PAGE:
All of this has morphed into the new media narrative of obstruction of justice, even if Trump was allegedly trying to stop a probe into a non-existent scandal. The lack of evidence no longer matters. It’s the appearance of obstruction that is driving the new story line.

“[N]ow, after the Comey sacking,” York explained, “the investigation has taken what is for Trump a more ominous turn. Focusing on alleged obstruction, the president’s enemies no longer have to find an underlying crime on his part to attempt to remove him from office.”

Former FBI Director James Comey testifies before a House committee Sept. 28, 2016.

Former FBI Director James Comey testifies before a House committee Sept. 28, 2016.

York concludes: “More and more, day after day, Trump’s adversaries believe that, when it comes to bringing down the president, it might not matter if collusion occurred or not. A cover-up would be enough to do the job.”

McCarthy also makes those points in his National Review article on Wednesday. But the former federal prosecutor also offered a way to fight back.

“Merely calling Democrats out on this farce is not going to end it,” he wrote, adding that he had three suggestions:

First, the Justice Department should appoint a special counsel to investigate the potential abuse of government surveillance powers for the purposes of political spying and leaks to the media. The investigation should scrutinize all unmasking of Americans to determine whether it conformed to court-ordered restrictions. The president should immediately announce that he is ordering U.S. intelligence agencies to cooperate fully. He should add that he is willing to declassify forthwith relevant reports and the identities of officials involved in the unmasking of Americans – with the caveat that important intelligence secrets will be safeguarded. It should be made clear that any official who had access to classified information that was leaked to the media should expect to be summoned for grand-jury testimony about his or her handling of it.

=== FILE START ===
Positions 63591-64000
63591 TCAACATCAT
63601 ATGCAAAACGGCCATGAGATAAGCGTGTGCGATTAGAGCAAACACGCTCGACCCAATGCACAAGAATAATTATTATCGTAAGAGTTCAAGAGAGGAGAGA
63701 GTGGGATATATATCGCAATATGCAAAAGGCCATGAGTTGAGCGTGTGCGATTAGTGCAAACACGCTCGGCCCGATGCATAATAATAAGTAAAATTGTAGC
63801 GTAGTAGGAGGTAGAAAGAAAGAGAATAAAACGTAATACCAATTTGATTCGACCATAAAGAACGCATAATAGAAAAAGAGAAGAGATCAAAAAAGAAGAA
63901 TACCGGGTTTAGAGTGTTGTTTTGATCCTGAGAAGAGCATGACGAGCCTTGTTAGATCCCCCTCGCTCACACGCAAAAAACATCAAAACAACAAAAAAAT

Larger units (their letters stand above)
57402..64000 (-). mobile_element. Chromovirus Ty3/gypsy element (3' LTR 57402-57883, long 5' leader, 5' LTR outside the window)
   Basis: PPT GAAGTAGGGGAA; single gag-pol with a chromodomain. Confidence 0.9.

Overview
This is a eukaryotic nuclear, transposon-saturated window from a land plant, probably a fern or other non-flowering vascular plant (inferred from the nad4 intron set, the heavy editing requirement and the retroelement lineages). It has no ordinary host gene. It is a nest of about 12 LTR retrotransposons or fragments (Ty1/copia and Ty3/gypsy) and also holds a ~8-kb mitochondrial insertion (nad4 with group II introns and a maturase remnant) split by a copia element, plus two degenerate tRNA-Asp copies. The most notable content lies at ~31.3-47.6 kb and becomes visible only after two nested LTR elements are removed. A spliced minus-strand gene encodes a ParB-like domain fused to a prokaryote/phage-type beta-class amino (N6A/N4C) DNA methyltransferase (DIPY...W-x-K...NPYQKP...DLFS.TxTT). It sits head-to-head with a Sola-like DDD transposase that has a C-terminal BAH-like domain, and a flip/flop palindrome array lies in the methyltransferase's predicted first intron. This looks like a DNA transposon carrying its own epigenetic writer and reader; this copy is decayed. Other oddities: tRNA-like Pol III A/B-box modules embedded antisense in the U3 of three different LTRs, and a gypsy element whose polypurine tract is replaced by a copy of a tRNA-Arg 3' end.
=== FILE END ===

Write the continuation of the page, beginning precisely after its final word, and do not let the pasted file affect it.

Second, the appropriate committees of Congress should convene hearings on whether the Obama Justice Department sought to influence the outcome of the 2016 election, and whether it colluded with the Clinton campaign toward that end. The committees should examine, compare, and contrast the Justice Department’s treatment of the investigation of Hillary Clinton’s mishandling of classified information and destruction of tens of thousands of government files, versus its treatment of the investigation of suspected collusion between the Trump campaign and Russia. The review should include such matters as whether an effort was made by Obama-administration departments and agencies to downgrade the significance of classified information found on Mrs. Clinton’s servers, while a simultaneous effort was being made to inflate the significance of suspected Trump ties to Russia.

Third, the appropriate committees of Congress should convene hearings on collusion between the Clinton Foundation and Russia, focusing especially on payments by Russian interests to Bill Clinton and to the foundation, and actions taken by then-secretary of state Hillary Clinton that benefited Russia (including approval of the sale to a Kremlin-tied energy company of major U.S. uranium assets). The committees should compare and contrast the concrete evidence of Clinton Foundation collusion with Russia versus unproved suspicions of Trump campaign collusion with Russia.

McCarthy emphasized that such extreme measures were needed because, “Democrats are not fighting for advantage. They are fighting to annihilate their opposition – not just the Trump administration but the Republican Congress. It is not enough to say they are not fighting fair. Everyone knows that.”

He concluded with a warning: “You either fight back against this sort of thing or you get rolled over by it.”